They developed the following thought experiment. They began by assuming a simple world with no home bias, and eleven national markets with a total value of $100: the big U.S. market, weighing in at 50 percent of the total, and ten small markets (Japan, United Kingdom, China, Canada, France, Switzerland, Germany, Australia, South Korea and Taiwan), representing 5 percent each. In line with the findings from the aforementioned Vanguard study, Haghani and White then assumed that U.S (the big market) investors now want to be 80 percent invested in their domestic market, 30 percentage points above the market cap weight of 50. The 10 small markets exhibit even stronger home bias, wanting to be 50 percent invested in their home market, 45 percentage points above their 5 percent weight.

They found that by flipping the home bias switch, they created a supply-and-demand problem: the U.S. market isn’t currently big enough to take on the extra demand created by the home bias of domestic investors plus the demand from global investors—the demand is greater than the supply in terms of market capitalization. On the other hand, the smaller markets have a shortfall, as demand is less than the market capitalization. 

Haghani and White note:

“Ultimately, this conundrum must be resolved by market values changing: specifically, the big market going up in value relative to the small markets. All else equal it would have to go up quite a lot: 60%, from $50 to $80 if we hold the small markets constant. The increase in big market value could be accomplished either through rising prices or through new issuance. If prices rise, this would mean a reduction in the long-term expected return of the big relative to the small market of around 1.5% , a very sizable impact assuming both markets had expected returns around 4% without the home bias distortion. If instead there’s new issuance, such issuance would represent less attractive investment opportunities at the margin than previously outstanding equity, resulting again in lower expected returns for big market equities.” Haghani and White, ” Home Biased: A Case for More Indexing,” 2019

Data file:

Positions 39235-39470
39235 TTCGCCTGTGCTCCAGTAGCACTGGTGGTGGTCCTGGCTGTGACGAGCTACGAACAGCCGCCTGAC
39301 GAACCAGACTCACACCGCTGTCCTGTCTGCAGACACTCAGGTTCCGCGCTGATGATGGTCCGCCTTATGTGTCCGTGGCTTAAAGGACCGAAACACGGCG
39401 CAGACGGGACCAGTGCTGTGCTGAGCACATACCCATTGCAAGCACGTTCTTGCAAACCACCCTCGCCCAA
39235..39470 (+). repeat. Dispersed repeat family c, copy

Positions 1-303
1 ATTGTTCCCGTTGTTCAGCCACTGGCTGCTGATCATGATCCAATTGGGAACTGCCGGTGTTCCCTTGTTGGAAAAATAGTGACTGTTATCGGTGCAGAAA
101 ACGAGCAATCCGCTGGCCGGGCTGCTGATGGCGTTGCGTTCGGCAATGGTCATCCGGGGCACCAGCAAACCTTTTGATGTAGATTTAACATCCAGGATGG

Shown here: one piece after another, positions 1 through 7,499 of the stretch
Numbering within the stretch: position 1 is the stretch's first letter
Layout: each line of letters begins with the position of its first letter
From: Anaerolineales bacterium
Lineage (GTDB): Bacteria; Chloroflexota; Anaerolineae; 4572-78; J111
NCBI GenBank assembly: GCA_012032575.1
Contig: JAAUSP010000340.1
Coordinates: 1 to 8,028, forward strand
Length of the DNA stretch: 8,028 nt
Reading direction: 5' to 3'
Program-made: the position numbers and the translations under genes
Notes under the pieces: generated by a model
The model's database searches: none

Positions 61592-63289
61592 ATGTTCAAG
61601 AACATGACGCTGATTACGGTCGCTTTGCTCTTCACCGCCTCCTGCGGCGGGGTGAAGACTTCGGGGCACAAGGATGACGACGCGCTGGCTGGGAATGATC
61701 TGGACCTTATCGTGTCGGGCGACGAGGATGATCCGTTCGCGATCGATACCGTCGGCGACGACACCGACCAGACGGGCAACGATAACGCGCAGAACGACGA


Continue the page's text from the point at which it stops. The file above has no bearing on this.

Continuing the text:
Their findings lead to an interesting conclusion. While active investors have been claiming that passive investing is leading to distortions in market prices, Haghani and White demonstrate that, at least in terms of relative valuations between U.S. and international markets, it seems the reverse is more likely the case. The active decisions of investors (influenced by a home country bias) leads them to overweight, not market-cap weight, their home country. And because of the large size of the U.S. market relative to all other markets, that bias can lead to distortions in markets.

“If there were less home bias and more passive investing in line with global market-value proportions, US equity investors would likely enjoy lower relative valuations and higher expected returns.” Haghani and White, ” Home Biased: A Case for More Indexing,” 2019

Keep this in mind as you consider your global equity allocation. Are you market-cap weighting? Or, perhaps influenced by another well-documented bias, recency, are you overweighting U.S. equities? As you consider these questions, remember that behavioral biases have a tendency to destroy investment returns. As legendary investor Pogo stated, “We have met the enemy and he is us!”

Finally, I add this note of caution, one that might help you avoid home country bias. If a belief in relatively high market efficiency has led you to conclude that you should be a passive investor—accepting market prices as the best estimate of the right prices—you should also accept the idea that all risky assets have similar risk-adjusted returns. If that were not the case, capital would flow from assets with lower expected risk-adjusted returns to the assets with higher expected risk-adjusted returns until equilibrium was reached. If all risky assets have similar risk-adjusted returns, there is no reason to have a home country bias—other than perhaps a small bias to take into account that investing in U.S. stocks is a bit cheaper than investing in international stocks. On the other hand, if you are still employed, it is likely your labor capital is more exposed to the economic cycle risks of the U.S. than to foreign market risks. If that is the case, once you include your labor capital as part of your portfolio, you should consider overweighting foreign markets to offset your labor capital risk.    

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About the Author: Larry Swedroe

Larry Swedroe
Larry Swedroe is the author or co-author of 18 books on investing, including his latest Enrich Your Future.